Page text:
And there are a number of things that on paper I theoretically should abide by.  Things like you have to do tempo runs to increase your speed.  You have to vary your workout.  That I need a certain kind of shoes given my build and my feet.

Some of the things I read were very helpful.  I'm happy with my running posture.  And with all my yoga and pilate exercise I've strengthened it somewhat and nowadays I really try to engage my core as I run and the runs do feel a bit easier and more effortlessly.  I think I'm done with getting more running shoes for a while.  I've worked out my own system while running outside (I've tried bring money to buy water on the way, holding off until I get home, and by the end of last year I got myself a hand-held running bottle with a zipper pouch).  My running time are pretty set; I always go around dinner-time.  And I've given up on trying to follow any training calendar and just run as I see fit.

I feel that a lot of the advices and guidelines and how-tos are not quite designed for me.  I have no explanation for the shoe thing.  I guess we'll find out if running with unsupported shoes will give me problems later on.  And I no longer do tempo or speed runs.  I know they are supposed to help you build your speed, but every time I push beyond my comfortable speed my plantar fasciitis comes back and it's agony.  I've done 3 5K runs this week, which is too big of a milage increase from the week before but I don't care since I'm happy with my runs.  And I think I'll leave the anaerobic exercise to the HIIT class I signed up again for next term.  Running will remain my cardio workout.

And all of a sudden last week and this week I'm able to push through my 1-mile barrier and today I ran for 30 minute straight at a constant speed of 5 mph before slowing to a walk and I've never ever done that before.  I know it doesn't sound like much and I'm not going to go any faster in a while but to me it's a substantial achievement.  And nothing had changed in the two weeks except my mindset.  I told myself that I would run for 30 minutes before stopping to a walk and 40 minutes total and that's what I did.  I almost didn't go run today but I told myself that if I wanted to order Thai food for take out I need to go run to burn off the calories.  I persuaded myself to hit the gym and somehow also managed to not get Thai food.  And I normally suck at self-motivation.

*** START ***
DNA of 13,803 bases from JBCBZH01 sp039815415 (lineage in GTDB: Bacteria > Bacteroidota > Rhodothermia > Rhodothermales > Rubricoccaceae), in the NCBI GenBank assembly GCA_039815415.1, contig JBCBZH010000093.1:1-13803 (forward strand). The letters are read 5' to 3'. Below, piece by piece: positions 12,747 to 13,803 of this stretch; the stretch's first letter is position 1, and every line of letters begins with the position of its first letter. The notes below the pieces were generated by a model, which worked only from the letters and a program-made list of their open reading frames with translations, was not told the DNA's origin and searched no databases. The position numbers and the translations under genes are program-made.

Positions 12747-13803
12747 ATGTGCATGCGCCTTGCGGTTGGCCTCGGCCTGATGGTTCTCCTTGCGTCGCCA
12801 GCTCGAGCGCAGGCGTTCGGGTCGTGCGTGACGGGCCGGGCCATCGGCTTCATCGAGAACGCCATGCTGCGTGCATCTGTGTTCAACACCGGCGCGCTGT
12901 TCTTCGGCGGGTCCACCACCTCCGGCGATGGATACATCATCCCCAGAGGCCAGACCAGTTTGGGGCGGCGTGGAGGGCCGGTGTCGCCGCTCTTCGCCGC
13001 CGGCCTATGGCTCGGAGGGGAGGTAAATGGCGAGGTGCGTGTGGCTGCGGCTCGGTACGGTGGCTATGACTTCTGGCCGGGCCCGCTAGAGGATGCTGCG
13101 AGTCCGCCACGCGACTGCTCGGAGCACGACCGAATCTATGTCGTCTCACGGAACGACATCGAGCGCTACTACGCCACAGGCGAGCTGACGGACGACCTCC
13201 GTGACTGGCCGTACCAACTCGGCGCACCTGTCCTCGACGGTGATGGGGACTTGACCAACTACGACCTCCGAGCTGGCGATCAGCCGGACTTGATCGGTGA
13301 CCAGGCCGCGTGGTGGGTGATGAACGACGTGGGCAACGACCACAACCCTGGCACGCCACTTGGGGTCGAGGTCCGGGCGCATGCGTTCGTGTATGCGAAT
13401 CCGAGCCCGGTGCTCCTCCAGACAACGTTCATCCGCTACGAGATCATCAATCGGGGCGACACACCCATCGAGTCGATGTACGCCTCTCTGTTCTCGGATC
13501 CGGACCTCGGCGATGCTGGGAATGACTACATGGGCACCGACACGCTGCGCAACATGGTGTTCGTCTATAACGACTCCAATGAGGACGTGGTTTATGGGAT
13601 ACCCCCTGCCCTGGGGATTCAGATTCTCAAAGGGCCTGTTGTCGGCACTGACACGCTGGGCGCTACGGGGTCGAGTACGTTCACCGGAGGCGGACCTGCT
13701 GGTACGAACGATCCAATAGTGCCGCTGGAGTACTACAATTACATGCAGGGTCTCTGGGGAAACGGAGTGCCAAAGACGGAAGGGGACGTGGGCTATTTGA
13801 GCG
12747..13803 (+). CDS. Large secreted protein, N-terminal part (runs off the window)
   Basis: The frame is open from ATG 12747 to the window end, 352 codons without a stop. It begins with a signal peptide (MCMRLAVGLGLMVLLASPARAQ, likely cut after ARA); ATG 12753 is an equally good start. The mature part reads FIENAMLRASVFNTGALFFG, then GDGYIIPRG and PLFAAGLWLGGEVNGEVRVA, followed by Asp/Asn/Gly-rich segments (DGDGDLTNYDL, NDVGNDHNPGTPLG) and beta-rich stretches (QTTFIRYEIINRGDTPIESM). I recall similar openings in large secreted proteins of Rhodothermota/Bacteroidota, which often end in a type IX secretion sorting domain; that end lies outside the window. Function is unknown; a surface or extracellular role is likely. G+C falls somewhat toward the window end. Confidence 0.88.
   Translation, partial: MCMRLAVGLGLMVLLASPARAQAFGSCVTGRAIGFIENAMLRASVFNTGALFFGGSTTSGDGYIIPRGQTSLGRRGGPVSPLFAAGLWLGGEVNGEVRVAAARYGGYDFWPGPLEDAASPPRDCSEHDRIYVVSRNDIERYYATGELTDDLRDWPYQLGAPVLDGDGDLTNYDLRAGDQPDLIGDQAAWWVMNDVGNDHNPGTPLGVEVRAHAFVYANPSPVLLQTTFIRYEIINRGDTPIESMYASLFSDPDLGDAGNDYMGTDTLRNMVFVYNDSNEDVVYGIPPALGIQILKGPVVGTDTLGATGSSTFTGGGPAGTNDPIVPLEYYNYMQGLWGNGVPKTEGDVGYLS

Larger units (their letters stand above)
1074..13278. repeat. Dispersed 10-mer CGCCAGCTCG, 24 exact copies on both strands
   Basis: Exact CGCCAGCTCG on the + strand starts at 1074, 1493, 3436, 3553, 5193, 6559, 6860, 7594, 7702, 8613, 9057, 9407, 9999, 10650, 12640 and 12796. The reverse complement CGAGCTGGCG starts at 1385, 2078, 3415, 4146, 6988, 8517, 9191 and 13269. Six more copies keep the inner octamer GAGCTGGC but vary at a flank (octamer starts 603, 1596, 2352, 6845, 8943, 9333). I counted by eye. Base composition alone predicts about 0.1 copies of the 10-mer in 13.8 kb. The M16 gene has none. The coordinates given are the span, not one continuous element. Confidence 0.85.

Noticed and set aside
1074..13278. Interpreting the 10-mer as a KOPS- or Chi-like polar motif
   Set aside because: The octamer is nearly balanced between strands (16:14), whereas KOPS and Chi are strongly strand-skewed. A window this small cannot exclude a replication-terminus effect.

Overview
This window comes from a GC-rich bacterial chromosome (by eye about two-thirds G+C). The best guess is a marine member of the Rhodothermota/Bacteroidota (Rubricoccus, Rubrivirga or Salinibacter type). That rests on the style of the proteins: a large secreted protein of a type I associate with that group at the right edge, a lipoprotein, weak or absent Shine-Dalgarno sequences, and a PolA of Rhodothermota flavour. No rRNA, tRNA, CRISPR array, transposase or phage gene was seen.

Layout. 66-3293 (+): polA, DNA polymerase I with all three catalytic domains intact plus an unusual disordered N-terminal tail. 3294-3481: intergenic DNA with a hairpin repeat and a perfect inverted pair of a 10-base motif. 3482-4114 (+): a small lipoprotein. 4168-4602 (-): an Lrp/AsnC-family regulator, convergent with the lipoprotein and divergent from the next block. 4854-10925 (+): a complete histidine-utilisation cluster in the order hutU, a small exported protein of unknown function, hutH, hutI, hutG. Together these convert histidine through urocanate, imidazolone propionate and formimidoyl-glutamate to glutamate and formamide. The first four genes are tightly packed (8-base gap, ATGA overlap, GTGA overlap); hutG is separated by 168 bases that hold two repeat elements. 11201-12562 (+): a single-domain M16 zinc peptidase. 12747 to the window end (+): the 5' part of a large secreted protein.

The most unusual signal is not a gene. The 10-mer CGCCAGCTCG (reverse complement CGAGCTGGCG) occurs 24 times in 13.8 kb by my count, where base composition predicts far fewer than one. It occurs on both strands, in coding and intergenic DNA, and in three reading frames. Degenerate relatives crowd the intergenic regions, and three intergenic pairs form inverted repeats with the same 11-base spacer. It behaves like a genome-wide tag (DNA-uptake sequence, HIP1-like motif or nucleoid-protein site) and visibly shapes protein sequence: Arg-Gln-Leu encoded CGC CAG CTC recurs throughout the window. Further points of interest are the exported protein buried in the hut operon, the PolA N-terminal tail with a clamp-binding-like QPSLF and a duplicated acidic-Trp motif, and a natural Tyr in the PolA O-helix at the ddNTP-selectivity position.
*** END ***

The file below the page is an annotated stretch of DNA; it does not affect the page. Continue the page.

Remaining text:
So I'm gonna try something new and just do my own thing for a while.  Nothing as crazy and stubborn as Eddie Izzard, but just things that suit me.  The heavy, slow me.  The unathletic me.  I think I need to tailor plans that I can handle, instead of things designed by professionals and for very experienced people.  And one of the things is to make small goals.  Small and tangible, and make them often as I (hopefully) reach the goals.  I told myself that I shouldn't get the Thai dish I really like until I lose 5 lbs.  I'm also going to stick with my 5K runs and increase the frequency with which I run them.  I want to work my way to one week, hopefully in April sometime, that I do one 5K a day for 7 days.  Not at race speed, but just the distance.  And I'm not going to do that right away, but I'm going to build to that point.  I want to run again on Sunday, so I will have done 4 5-K workouts this week.  Maybe next week I'll try 5, maybe I'll stick with 4 again, depending on how I feel.  And once I reach my 7-day goal I'll increase my runs to 45 minutes instead of the now-40.  Or I'll do a 4-mile target distance.  We'll see.  But it'll be slow and steady, until my body gets used to it and wants more variety.  I'm also going to work more on my mental readiness.  Like how not to over-eat, or what to do when I just don't feel like running, or how to better manage the boredom while on treadmill.  I know my body is capable of doing more but mentally I'm scared and nervous.  I don't really have a race I want to do in the near future but I'll slowly tread toward that direction.  And it's going to be good.